COMMENT: PLATFORM; We come not to bury Chernobyl, but to explain it

PR’s role in the aftermath of Chernobyl was not to cover up the facts, but to make the public aware of them, says Roger Hayes

PR’s role in the aftermath of Chernobyl was not to cover up the facts,

but to make the public aware of them, says Roger Hayes

There can be no place in PR for those who want to disguise tragedies,

cover up reality or misrepresent the truth. But what about those of us

who have to communicate the realities behind a disaster such as

Chernobyl? What should guide the ethics and approach that an industry

such as the nuclear industry should adopt to communicating the reality

behind one of the world’s worst man-made disasters?

The problem I was faced with was that public perceptions were a long way

from the reality of the situation. A vested interest, such as the

nuclear industry, was in a difficult position to tackle this problem.

The role of nuclear communicators had to be to act as conduits for the

independent, credible third-party bodies whose integrity was beyond


The first step we took was to create an International Chernobyl Task

Force, which could coordinate the nuclear industry’s response to

Chernobyl across frontiers. As the chairman of that body I helped ensure

that the tenth anniversary was used as an opportunity to pool together

the international implications of the tragedy and for the industry to

agree a common response.

It was the view of the Task Force that the role of nuclear communicators

was to explain what had been learnt as a consequence of Chernobyl. And

we as an industry have learned a lot from it. Chernobyl established

safety at the top of the agenda in the former Soviet Union and opened up

their plants to our expert scrutiny. The formation, after the accident,

of the World Association of Nuclear Operators (WANO) shared best safety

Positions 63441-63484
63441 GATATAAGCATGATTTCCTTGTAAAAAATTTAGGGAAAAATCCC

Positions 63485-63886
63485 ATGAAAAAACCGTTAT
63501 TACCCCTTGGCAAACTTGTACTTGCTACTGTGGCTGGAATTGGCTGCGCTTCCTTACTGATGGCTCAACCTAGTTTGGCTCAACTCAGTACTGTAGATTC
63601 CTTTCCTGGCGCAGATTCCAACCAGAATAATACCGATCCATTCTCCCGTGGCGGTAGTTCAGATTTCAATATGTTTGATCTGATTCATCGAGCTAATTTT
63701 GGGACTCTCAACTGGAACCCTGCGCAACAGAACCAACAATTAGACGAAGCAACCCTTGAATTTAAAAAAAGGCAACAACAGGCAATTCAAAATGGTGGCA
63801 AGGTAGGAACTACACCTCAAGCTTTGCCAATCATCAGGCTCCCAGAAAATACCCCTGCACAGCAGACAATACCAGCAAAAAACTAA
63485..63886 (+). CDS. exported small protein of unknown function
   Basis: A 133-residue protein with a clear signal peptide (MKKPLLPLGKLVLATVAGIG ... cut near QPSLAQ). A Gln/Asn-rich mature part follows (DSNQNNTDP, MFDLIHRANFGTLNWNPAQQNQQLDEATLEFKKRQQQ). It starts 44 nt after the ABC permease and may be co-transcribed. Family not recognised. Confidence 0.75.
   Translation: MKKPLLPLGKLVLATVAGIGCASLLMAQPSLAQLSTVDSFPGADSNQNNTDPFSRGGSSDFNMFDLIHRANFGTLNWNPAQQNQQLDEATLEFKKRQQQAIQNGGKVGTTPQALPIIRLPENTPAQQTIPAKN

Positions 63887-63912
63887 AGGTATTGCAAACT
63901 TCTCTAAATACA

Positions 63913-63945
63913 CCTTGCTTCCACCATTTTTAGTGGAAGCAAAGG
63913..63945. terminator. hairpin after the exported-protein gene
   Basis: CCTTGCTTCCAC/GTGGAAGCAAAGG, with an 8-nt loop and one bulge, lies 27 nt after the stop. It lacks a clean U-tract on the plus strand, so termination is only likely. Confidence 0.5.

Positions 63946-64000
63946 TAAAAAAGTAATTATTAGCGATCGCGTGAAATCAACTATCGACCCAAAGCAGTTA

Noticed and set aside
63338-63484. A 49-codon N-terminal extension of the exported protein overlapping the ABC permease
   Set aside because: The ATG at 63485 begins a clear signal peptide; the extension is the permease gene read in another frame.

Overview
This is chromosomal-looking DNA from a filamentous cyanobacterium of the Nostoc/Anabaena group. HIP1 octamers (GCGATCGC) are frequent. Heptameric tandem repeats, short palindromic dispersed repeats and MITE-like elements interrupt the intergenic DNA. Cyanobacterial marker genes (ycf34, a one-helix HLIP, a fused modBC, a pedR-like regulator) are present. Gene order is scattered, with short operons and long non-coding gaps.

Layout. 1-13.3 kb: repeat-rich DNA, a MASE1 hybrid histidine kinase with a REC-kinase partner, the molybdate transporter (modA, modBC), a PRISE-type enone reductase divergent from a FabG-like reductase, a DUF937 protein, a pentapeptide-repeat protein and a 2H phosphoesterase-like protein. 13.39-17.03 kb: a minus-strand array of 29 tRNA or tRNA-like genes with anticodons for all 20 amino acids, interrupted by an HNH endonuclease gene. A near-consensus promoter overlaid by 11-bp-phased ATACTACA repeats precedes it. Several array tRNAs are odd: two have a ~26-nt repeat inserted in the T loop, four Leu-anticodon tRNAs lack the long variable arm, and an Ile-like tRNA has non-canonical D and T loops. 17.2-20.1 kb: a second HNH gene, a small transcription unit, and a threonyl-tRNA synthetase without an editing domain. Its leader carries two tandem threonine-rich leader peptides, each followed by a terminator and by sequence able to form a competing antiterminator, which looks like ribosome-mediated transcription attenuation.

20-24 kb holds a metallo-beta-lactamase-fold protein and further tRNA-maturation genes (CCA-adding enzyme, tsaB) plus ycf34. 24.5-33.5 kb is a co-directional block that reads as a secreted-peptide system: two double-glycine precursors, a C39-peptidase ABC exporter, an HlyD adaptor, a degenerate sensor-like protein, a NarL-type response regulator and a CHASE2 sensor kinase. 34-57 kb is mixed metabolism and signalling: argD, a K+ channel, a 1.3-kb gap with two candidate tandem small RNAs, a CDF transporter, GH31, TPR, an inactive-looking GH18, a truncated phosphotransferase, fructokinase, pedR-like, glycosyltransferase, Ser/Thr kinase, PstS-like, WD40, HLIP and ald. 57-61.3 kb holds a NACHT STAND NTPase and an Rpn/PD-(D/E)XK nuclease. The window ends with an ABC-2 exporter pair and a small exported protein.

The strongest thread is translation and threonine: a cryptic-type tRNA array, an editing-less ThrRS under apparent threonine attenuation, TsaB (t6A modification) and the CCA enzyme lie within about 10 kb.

practice across the globe and raised standards in every country.

It was by a strange irony that the main organisation which was to put

into perspective the health impact of the disaster was the United

Nation’s World Health Organisation. This was the very same body which

rightly brought to the attention of the world the massive increase in

thyroid cancer in Ukraine, Russia and Belorussia. WHO has relentlessly

condemned those that have exaggerated the health impact of Chernobyl: it

claimed that the death toll is currently 41 with the worst still to come

and that there had been no increase in either deformities or leukaemias

in the Chernobyl region.

In order to ensure that there was as rational and informed a debate on

Chernobyl as possible, the British Nuclear Industry Forum made great

efforts to familiarise journalists with the facts.

Fact sheets were produced, press trips to Ukraine and Chernobyl were

organised for major national newspapers and the broadcast media. The

industry explained the safety improvements made at Chernobyl since the

accident, but never became apologists for the plant.

The tenth anniversary of Chernobyl was very much a trust building

exercise for the international nuclear industry. Building up our

credibility with journalists, challenging some myths, clarifying the

lessons of the accident, we believe, has had a significant impact on how

the quality press and broadcast media reported the accident.

Public relations must never become an apology for a disaster. It must,

however, encourage rational debate so that public perception can come

as close to reality as is humanly possible. That was the challenge. The

argument could never be won, but our role was to even up the odds, so

that the issue was seen in proper perspective.

Roger Hayes is director-general, British Nuclear Industry Forum

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